Dealing with co-founder or business partner conflict is an unfortunate reality of starting a business. When working with another person, there is bound to be disagreements that arise, but how you handle them is what sets successful partner duos apart from the rest.
Successful business partners are able to embrace conflict effectively to reach a compromise where both parties are satisfied. It’s likely that many business partnerships are going to be put under strain due to the current health crisis. It’s important to be well versed in conflict management with your business partner — especially during times of economic uncertainty.
Although dealing with conflict can be difficult, we have outlined some tips to make resolving cofounder conflict as painless as possible.
Conflict is Inevitable
While some conflict in the workplace is inevitable, you can work to minimize the negative impacts of it by being responsible and ensuring that both parties feel their voices are being heard. Here are some of the best ways to embrace conflict to find a solution together.
- Make an action plan: Conflict is an unavoidable part of building a business, but having a plan of action of what to do when conflict arises can help prevent awkward and difficult conversations later on. Some elements to include are who is in charge of which sectors of your business, responsibility division and conflict resolution actions.
- Address the conflict: While it’s natural to want to avoid conflict, in a business setting it is essential to address and work through the conflict with your partner. Maturely addressing the conflict and finding a solution can also give your team a good example of company culture and values moving forward.
- Take time to understand both sides: When addressing conflict, it’s essential to take a look at both sides of the argument. It can be easy to view your position as the correct one, but taking the time to listen to your partner’s point of view is a crucial step in creating a solid foundation for your business.
- Create a solution together: By working together to create a solution, you can ensure that both parties feel heard and respected. If you aren’t able to come to an agreement, commit to spending a longer amount of time working through the problem together until you are able to find a compromise.
Creating Healthy Boundaries
Did you know that 43 percent of startup co-founders end up splitting up? To prevent your startup from becoming a part of that unfortunate statistic, use the tips below to create healthy boundaries with your business partner.
- Hear everyone’s ideas out: when you come to a big decision, listen to everyone’s opinion before deciding what to do.
- Agree to move past it: Sometimes, you have to agree to disagree. When this happens, it’s best to fully put it to rest so arguments or tension doesn’t surface later on.
- Don’t sit on a disagreement: When you know you’re going to have a difficult conversation, don’t put it off. Have the talk and find a solution ASAP rather than letting it fester, making the problem worse later on.
- Find a personality match: It’s essential to find a partner who shares the same values and is a personality match for you. You’re going to be spending a lot of time with this person, so finding someone that you get along with is a necessity.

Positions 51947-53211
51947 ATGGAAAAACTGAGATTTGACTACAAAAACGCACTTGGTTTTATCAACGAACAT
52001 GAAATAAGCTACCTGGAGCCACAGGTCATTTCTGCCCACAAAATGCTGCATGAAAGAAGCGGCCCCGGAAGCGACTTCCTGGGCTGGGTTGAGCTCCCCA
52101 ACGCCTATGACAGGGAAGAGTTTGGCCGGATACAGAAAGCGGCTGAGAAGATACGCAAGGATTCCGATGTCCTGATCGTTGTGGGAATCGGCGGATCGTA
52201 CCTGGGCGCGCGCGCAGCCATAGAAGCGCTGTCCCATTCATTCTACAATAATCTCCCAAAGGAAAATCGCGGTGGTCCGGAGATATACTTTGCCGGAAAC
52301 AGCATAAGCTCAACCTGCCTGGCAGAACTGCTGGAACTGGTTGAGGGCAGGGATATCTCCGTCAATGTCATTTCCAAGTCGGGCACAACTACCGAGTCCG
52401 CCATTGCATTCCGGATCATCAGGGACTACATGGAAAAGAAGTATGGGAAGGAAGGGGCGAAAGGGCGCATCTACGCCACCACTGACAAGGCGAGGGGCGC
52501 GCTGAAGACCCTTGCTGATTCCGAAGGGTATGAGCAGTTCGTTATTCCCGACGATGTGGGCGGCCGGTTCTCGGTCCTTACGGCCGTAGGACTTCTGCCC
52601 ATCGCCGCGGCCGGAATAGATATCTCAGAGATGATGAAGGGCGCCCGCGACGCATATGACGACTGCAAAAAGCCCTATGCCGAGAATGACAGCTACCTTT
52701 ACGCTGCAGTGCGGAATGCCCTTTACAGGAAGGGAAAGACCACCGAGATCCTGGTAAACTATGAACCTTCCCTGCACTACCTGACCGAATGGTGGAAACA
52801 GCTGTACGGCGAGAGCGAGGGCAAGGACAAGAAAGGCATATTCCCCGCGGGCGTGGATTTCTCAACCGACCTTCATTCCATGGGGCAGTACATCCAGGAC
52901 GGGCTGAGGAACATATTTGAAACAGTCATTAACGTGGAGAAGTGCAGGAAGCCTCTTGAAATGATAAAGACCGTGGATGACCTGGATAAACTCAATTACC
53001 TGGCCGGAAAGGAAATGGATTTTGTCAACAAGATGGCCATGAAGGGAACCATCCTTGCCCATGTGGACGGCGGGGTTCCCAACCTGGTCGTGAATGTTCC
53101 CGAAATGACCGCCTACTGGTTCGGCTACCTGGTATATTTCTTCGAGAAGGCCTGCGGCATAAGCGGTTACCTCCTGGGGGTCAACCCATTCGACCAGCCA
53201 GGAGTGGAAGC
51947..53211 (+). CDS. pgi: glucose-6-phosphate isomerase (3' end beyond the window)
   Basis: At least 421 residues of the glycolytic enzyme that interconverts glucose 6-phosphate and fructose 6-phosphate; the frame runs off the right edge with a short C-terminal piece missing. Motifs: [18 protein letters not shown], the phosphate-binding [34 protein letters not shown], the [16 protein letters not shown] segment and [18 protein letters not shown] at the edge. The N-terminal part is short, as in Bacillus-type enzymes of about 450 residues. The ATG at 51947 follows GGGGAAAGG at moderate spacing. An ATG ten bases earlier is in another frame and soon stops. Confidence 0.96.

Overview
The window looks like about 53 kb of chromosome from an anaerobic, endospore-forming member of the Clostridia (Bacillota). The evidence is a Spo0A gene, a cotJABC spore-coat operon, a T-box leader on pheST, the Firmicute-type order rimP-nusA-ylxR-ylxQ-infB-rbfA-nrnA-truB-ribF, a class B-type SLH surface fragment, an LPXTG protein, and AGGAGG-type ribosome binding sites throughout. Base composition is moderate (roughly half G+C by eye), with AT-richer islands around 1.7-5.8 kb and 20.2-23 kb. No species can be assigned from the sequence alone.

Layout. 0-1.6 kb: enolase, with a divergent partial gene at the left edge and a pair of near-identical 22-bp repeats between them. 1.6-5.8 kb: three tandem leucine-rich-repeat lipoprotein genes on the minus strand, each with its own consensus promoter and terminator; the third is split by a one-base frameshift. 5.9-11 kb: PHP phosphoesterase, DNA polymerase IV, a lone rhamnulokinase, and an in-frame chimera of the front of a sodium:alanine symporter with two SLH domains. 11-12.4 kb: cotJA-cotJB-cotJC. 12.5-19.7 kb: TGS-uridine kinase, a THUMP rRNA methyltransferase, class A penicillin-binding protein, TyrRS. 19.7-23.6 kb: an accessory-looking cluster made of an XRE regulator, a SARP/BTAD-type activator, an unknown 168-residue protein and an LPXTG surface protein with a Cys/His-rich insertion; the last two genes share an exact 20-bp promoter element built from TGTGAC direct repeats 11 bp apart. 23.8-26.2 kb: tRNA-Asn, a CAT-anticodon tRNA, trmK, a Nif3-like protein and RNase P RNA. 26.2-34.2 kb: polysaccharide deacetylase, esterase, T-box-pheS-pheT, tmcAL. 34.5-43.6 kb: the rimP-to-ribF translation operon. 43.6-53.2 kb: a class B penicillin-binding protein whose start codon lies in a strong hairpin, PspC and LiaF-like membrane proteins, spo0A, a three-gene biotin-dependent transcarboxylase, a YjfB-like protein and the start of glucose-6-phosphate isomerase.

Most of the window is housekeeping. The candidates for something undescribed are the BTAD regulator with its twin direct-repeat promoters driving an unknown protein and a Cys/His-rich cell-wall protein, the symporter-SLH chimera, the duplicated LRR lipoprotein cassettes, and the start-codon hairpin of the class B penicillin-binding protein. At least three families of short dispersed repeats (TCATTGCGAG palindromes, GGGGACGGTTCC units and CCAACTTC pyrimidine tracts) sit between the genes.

Tips To Handle Conflicts
Embracing conflict is a difficult reality of being a co-founder, so it’s important to understand the best ways to handle conflict for yourself and your team. Below are some tips to help you embrace and work through conflict with your business partner.
Stay True to Your Stance
When a conflict arises, it can sometimes seem easier just to “let this one slide”, but over time, tension or arguments can arise from feeling like a pushover — so it’s important to stick to your stance once you have solid reasoning behind it.
Don’t Force Your Decision on Others
On the other hand, being too aggressive and forcing your opinion on others can lead to problems. Hear your partner’s opinion out and work to understand it before trying to find a solution together.
Have Data-Based Arguments
If possible, try to have data to back up your point of view, so you and your business partner can come to a decision based on evidence rather than opinion. Using data as evidence can lead to more informed opinions and an outcome that both parties are satisfied with.
Seek Professional Help
If you and your partner are unable to work through an issue together, it’s worth seeking professional help from an executive coach or a T-group. An executive coach is an unbiased professional who can offer advice, while a T-group is a training group that deals with teaching professionals to discuss arguments fairly and professionally.
Sometimes, the best solution is not to find a solution at all. If you and your business partner are unable to come to an agreement on a big issue, it may be a sign that its time to part ways. However, just because you have separated does not mean that your startup is going to fail — you can opt to continue solo, or work to find a new co-founder that is a better match for you.
If you’re looking to find a new co-founder, great places to look include incubators, founder dating apps, startup forums, and universities. With so much information available at our fingertips on the internet, it’s becoming easier than ever to find the right professional match for you.
Finding the right business partner is absolutely essential for your startup to succeed. Whether you are working through conflicts with your current co-founder or on the hunt to find a new one, Embroker has shared some of their best strategies for dealing with co-founder conflict below.